Body Capital: José Pedro Cortes
Body Capital, José Pedro Cortes’ second exhibition at Galeria Francisco Fino, features a broad selection of new works centered around the themes of the human figure, nature and architecture. Cortes’ return to these visual references allows viewers to recognize the pictorial gesture that gradually takes shape here. A gesture that results from a relationship with the photographic device in its incompleteness and establishes the viewers’ experience and gaze as fundamental to build a relationship between apparently scattered images. In this exhibition, images lay out a material and symbolic territory from which emerges still lives, suspended bodies, and delicate or crumbly architectures that create an atmosphere at once beautiful and fragile, which manifest the artist’s desire to relate to the moment we live in.
A recurring motif in his photographs, the evocation of the natural landscape is staged - in its framing, lighting, arrangement -, while it simultaneously seems to capture the everyday confrontation with this “environment”, with its unexpected eruption and with its abandonment. The photographs Wood (Arrow), or Nature (I) and Nature (II), are testimony to an exhausted nature – a nature morte (still life) in the literal sense –, which nevertheless gives proof of its material quality: the light and colour of these remains reinforce its corporeal quality, which can be felt and smelt. At the same time, this nature manipulated by humankind along with its imperfect remains allow, as the artist writes, “to transform this seeming fragility into a possibility for observation, generating moments to learn its banality and make it beautiful”.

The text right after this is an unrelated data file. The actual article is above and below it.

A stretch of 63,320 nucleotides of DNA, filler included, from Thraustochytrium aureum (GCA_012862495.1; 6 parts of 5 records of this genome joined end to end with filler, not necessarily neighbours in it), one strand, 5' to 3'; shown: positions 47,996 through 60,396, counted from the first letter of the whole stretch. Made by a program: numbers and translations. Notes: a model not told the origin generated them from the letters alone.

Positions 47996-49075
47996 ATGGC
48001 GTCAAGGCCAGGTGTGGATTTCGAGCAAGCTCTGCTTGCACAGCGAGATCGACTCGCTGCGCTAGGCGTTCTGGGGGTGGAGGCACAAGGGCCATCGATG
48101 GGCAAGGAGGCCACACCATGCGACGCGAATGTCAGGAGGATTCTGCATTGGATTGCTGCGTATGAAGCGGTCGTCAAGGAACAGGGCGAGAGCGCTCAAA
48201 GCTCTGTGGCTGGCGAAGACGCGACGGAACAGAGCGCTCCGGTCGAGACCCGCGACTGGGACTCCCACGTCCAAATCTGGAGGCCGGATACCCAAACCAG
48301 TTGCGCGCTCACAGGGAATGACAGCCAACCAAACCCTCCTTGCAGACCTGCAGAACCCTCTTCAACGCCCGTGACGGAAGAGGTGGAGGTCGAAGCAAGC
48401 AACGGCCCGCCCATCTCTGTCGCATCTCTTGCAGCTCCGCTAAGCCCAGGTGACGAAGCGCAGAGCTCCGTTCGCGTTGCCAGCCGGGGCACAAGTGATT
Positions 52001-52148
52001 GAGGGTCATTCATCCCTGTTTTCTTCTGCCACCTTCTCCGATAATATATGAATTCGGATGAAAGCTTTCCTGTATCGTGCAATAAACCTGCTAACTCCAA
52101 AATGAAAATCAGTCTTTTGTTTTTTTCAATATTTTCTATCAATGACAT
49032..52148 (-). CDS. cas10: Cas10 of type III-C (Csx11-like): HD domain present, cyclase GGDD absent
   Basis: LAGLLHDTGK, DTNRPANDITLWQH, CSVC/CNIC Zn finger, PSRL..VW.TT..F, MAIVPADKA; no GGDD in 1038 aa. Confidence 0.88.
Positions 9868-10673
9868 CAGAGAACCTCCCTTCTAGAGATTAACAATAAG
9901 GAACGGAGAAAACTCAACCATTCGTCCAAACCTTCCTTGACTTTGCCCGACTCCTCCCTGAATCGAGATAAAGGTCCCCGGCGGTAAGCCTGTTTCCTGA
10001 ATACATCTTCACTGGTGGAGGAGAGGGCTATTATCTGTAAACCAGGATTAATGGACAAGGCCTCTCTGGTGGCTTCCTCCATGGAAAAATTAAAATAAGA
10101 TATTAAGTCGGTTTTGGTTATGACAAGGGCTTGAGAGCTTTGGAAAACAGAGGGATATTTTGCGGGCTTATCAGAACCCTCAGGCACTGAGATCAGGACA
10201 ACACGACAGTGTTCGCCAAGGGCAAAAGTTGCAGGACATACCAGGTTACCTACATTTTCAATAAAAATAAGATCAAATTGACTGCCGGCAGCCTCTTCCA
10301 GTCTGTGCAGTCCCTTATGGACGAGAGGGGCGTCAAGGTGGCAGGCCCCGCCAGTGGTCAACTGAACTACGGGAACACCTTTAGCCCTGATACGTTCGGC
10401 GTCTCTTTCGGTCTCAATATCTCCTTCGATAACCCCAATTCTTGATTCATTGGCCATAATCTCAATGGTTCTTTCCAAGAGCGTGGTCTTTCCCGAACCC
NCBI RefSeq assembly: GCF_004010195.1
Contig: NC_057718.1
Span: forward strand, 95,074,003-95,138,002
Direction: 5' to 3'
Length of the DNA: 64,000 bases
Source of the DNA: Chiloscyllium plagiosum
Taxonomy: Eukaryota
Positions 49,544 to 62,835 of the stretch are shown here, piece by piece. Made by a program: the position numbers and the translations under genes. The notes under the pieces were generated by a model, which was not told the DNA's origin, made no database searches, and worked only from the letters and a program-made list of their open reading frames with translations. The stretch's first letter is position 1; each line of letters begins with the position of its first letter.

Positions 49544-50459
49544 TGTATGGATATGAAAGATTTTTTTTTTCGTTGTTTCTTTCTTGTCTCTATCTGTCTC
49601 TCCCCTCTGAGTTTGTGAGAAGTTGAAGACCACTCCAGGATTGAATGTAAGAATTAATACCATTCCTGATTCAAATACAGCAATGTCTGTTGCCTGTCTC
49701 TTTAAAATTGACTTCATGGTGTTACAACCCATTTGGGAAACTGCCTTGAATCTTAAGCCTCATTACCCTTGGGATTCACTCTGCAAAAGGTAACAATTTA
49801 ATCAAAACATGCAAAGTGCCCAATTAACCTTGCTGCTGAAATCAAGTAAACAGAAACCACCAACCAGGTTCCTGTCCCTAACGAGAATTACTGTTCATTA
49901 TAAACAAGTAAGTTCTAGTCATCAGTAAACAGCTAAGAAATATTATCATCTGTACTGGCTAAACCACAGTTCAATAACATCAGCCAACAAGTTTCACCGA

The incomplete aspect of natural elements is also punctuated by the presence of human artefacts. In Fragile Wood and Plastic or in Batteries and Wood, Cortes insists on the game of visual oppositions which characterizes much of his work and here calls for the inscription of these images in the ongoing debate of environmental issues and its varied terminology – Anthropocene, Plasticocene. In these landscapes and in this play with natural elements, Cortes refines the documental character of these photographs and reinforces his desire to create a shared narrative, insisting in the recognition of a certain time, with its places, objects and people.
The human figure and its devices are other topics reinvigorated by this exhibition. Either as relational reference or as quasi-abstract scale, the body is almost always fragmented, placed under stress or suspended. In Muscles, which features a weightlifter, the bodies contraction and the paraphernalia create a correspondence between the iron and the regular lines of the training machine’s architecture and the physical effort of a body captured in mid-motion. A mid-motion that appears in several images, as if the body brought here by Cortes refuses to be fully apprehended; or rather, as if these bodies always came to a halt in the incompleteness of what they show and do.
Aside these various returns, the central composition in this exhibition is the new series Make this your Home. Created by digitally manipulated home sales advertising, these small-scale images were cut out from daily papers received by Cortes at home during 2020. These images depict the ambivalence of a period marked by the pandemic and the strengthening of the luxury real estate market as manifestations of a particular time in which the aspirational messages conveyed by these adds expose the conflict between the safety associated with the home and preservation (of the body) and the more commercial aspect of capitalist discourse. With this set of photographs, Cortes is interested in exploring the idea of everyday, but not necessarily domestic, space. A banality made of common objects and similar bodies shaped by the friction of movement and of a shared time.